ranKing ranQueen

ranKing ranQueen

One day I was walking through Shibuya station and I noticed this new store.  "ranKing ranQueen"

Maybe every culture likes rankings.  In America we have the top 40 songs every Sunday and KROQ has the "hot 8 at 8" at 8pm every night and stuff like that.  A&E even started a series about top 10 everything.  Top 10 most dangerous jobs.  Top 10 best toys of all time.  Growing up in America I liked those programs but mostly because I was hoping my favorite song would hit the top or just curious what is the most dangerous job (according to A&E it’s crab fishing in the North Atlantic)

Here in Japan though where the culture tells you to "fit in", rankings are a way to find out what everybody else is buying and what’s popular so you can buy that same stuff and fit in too.  All of the electronic stores will have on display the top 3 selling digital cameras or the top 3 selling printers or the top 3 selling PDAs etc, basically so that as a good Japanese person you can just buy one of the top 3 and fit in with everybody else.

Well, this store, ranKing ranQueen, takes it to an extreme.  They rank anything and everything.  Where they get all their info I’m not sure but that doesn’t matter since the point for them is to get you to buy it because in doing so you’ll be just like everybody else.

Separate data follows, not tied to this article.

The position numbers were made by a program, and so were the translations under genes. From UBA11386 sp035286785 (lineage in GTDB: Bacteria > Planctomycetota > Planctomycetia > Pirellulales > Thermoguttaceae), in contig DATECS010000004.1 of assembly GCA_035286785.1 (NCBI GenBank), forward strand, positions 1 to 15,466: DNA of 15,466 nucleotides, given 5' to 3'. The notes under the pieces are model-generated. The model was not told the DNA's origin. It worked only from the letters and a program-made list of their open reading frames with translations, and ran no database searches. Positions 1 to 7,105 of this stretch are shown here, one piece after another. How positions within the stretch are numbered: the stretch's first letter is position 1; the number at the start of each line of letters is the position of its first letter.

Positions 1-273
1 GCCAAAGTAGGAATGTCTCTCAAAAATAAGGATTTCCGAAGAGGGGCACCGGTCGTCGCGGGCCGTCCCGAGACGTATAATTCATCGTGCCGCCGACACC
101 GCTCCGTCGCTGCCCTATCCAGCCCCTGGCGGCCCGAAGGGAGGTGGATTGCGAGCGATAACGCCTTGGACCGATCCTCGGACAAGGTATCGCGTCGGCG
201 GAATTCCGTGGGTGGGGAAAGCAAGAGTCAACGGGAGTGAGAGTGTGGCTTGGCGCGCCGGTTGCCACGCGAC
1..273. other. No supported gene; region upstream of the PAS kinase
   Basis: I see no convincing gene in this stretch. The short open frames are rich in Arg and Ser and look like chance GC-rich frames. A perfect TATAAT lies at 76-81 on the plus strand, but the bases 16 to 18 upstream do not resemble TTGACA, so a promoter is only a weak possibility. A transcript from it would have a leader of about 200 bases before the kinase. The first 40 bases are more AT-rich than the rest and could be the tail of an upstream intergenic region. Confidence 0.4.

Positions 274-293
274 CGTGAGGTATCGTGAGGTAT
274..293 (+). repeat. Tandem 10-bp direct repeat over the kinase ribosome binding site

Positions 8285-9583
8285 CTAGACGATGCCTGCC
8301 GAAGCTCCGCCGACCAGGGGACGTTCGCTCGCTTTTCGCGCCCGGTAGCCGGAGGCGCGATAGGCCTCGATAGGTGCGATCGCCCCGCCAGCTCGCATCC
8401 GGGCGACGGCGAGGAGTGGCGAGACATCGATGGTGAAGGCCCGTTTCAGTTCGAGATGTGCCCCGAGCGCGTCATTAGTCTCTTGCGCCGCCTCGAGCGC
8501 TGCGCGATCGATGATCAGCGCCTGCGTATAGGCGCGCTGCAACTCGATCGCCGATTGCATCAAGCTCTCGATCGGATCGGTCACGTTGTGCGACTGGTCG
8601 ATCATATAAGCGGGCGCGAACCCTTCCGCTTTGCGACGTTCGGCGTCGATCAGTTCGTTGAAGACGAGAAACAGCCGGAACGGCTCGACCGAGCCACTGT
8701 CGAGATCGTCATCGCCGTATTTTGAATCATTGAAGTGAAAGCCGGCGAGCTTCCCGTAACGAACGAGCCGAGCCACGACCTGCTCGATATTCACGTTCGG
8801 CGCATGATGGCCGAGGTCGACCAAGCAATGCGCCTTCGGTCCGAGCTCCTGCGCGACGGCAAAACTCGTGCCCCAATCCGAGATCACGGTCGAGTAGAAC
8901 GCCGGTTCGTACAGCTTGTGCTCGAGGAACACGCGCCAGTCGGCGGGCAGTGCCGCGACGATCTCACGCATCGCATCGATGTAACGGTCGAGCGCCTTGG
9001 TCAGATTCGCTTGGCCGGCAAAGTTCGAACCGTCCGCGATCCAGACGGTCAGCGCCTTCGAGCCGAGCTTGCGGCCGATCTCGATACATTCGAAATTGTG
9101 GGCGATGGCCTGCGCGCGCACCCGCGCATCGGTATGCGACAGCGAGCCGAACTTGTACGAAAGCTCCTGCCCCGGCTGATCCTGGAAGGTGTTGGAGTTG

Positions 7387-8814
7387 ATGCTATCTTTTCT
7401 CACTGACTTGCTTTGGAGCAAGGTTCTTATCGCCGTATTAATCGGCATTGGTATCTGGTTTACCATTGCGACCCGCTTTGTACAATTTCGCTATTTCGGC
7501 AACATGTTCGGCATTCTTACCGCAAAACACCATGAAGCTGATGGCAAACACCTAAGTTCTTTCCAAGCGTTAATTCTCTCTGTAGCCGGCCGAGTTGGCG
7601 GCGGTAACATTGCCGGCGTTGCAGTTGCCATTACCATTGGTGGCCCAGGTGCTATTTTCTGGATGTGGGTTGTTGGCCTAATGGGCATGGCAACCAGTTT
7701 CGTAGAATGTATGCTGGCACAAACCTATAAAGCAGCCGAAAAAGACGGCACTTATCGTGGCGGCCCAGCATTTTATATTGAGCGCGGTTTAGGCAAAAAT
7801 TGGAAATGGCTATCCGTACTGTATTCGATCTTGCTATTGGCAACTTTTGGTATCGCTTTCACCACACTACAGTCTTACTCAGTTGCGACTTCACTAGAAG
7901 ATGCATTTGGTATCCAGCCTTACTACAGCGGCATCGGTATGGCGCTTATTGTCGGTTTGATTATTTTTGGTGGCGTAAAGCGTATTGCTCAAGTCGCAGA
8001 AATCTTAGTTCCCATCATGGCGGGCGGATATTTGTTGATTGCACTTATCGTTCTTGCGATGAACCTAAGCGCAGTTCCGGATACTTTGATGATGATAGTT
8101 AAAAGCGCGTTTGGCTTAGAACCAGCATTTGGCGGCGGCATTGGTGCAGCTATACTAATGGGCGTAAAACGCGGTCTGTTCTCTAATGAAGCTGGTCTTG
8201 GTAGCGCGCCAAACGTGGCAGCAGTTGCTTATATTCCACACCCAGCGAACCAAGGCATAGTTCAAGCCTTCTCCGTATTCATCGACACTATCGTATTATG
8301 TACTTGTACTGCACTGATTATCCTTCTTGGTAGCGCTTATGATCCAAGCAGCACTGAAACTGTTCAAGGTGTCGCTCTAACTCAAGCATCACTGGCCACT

Here’s some examples.

#1 Bath Powder
In particular, it says something like if you use this powder you will "Feel like a sauna" and "Sweat a ton!"

#1 bath powder

#1 disposable camera

#1 Disposable Camera
Actually it says "sharun" and film which I’m not quite sure what that means.

#1 DVD
Nothing too surprising here.  Very sad but not surprising.

#1 dvd

#1 cell phone

#1 Keitai Phone
Keitai = portable.  This is the N210k.  N = NEC.  I’m not sure why but NEC always seems to be #1

#1 Tea
There are a zillion kinds of tea in Japan and a zillion blends on top of that.  I’m not personally fond of this one.

#1 tea

#1 mask

#1 Mask
Like I said, they’ll rank anything.  This mask is of Prime minister Koizumi.  I’ve never seen anybody wearing one so I don’t know why it’s #1

#1 Mineral Water
Here in Japan you can buy water in many vending machines next to the coffees, teas and sodas.

#1 mineral water

#1 pasta sauce

#1 Pasta Sauce